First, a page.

no wrong doors
No wrong door for survivors of domestic violence

Is your door safe?

So, late last year I went to Scotland and Ireland for a holiday. Partly because I’ve always wanted to go and partly because I’m obsessed with Outlander the TV series!

Anyways, Scotland is amazing; the scenery is breathtaking and I absolutely love the highlands and the Isle of Sky!

Interestingly, another thing I was also oddly captivated by while we were travelling around Scotland and Ireland, was people’s doors. Yes- you read that correct; I was captivated by doors! There were just so many beautiful, interesting and inspiring doors, that I started taking pictures of them.

My partner thought it was a bit strange that I was taking pictures of doors, but to his (and my) surprise, I’m not the only one; it’s totally a hashtag on Instagram. It’s a not even reserved to just on city- #doorsofedinburgh, or even one country- #doorsofscotland; there is international-level hashtagging going on here- hello, #doorsofinstagram. Check them out- you’ll see what I mean! Clearly doors are just boring in Australia ;)

So, I’m in in the Scottish countryside, looking at some doors that were on buildings originally built in the 1500s, and I start thinking about what it actually means to be a door. Like what does a door actually represent? You know, cause I’m deep like that ;)

And here’s the thoughts running through my mind:

Doors are all about duality- they signify the beginning AND the end of a boundary; they are the gateway from one space/world/designation/area/boundary, to another.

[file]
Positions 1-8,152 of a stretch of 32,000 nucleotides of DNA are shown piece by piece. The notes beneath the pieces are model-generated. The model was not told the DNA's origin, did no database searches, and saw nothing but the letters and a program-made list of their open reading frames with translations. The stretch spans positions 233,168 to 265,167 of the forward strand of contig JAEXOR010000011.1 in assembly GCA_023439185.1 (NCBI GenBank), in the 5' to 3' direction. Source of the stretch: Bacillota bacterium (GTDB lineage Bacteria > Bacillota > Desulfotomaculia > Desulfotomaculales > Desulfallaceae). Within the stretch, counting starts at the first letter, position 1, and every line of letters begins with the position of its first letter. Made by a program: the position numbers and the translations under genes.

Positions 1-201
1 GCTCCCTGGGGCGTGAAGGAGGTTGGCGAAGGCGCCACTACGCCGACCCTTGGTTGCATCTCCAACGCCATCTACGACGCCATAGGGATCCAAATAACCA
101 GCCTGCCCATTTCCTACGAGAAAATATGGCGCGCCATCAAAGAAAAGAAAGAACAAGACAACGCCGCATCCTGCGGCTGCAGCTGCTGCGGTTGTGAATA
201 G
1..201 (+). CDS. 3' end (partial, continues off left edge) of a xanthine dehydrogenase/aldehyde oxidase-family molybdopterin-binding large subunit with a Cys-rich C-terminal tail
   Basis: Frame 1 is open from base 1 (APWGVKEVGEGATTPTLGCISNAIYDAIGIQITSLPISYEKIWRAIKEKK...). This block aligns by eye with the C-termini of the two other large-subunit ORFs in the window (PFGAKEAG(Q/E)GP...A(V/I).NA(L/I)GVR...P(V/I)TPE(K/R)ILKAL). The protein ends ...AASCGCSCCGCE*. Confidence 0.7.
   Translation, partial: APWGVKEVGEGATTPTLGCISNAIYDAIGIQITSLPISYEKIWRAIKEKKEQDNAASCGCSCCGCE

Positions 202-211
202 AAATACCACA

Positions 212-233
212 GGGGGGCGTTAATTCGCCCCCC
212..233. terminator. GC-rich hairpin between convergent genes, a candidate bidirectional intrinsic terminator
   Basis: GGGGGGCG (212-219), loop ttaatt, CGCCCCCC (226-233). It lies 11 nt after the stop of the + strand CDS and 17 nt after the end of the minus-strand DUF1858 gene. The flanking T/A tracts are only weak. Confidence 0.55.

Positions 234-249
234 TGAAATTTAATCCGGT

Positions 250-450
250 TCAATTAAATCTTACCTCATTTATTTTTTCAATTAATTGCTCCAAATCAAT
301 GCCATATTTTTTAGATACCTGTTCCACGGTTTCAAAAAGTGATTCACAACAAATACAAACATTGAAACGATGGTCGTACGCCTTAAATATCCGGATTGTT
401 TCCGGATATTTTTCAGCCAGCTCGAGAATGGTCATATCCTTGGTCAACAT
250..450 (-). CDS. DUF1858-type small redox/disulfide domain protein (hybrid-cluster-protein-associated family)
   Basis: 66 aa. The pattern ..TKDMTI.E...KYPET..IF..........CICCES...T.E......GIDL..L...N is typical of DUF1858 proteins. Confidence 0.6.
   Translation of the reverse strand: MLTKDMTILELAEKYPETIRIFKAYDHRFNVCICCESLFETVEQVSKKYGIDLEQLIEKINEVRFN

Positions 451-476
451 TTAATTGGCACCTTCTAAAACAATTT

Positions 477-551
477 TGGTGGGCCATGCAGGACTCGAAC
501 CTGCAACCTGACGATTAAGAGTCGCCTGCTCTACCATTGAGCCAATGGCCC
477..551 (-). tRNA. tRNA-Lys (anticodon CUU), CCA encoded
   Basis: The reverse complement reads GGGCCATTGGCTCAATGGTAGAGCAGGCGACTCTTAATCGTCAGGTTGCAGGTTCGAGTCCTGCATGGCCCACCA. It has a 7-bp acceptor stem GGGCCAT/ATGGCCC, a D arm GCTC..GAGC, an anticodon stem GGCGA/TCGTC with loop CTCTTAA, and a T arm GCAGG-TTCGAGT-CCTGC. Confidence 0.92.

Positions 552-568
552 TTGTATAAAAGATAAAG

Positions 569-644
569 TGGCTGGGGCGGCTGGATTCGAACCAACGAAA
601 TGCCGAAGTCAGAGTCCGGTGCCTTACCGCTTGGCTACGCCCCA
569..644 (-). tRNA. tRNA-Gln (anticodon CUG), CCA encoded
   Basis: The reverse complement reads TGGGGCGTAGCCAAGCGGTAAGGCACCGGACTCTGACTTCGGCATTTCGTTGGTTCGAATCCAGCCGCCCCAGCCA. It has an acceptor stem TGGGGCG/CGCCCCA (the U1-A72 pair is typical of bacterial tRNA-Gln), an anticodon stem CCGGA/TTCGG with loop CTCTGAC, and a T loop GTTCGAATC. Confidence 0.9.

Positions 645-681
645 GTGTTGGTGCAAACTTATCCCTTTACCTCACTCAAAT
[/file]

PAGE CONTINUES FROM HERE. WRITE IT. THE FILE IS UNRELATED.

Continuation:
They connect AND they separate spaces; they are welcoming AND they are deterring.

They symbolise potential opportunity AND potential risk.

They help keep you safe AND they lock you out.

They liberate AND imprison.

A door is basically a paradox in a frame. Ambivalence with a knob. Contradiction with a lock.

And I love that. That duality. That balance. That recognition of context. It’s kind of wondrous. Kind of poetic.

I’ve never really stopped to appreciate that duality before because I work in the anti-violence against women sector and in this sector, there is no space for ambivalence. Every door that a survivor walks through in search of help or assistance, must be the right door. There is no room for duality; no space for contradiction; no place for a paradox.There can be no wrong doors. Every door a survivor walks through must represent safety, empathy and connection to resources and services.

And so, although I appreciate poetic metaphors, beautiful architecture, and the Scottish countryside, duality is not a luxury I have time for (except on holidays, of course). I have an obligation to not only ensure that “my door” is safe, but to help others to ensure “their doors” are safe as well, so that they understand the basics of domestic violence and can respond appropriately to survivors.

So…… is your door safe? In the age of digital information, it really doesn’t take too much effort to become better informed. Try our free email course below and see for yourself! Keep your door safe! You never know who might need it.

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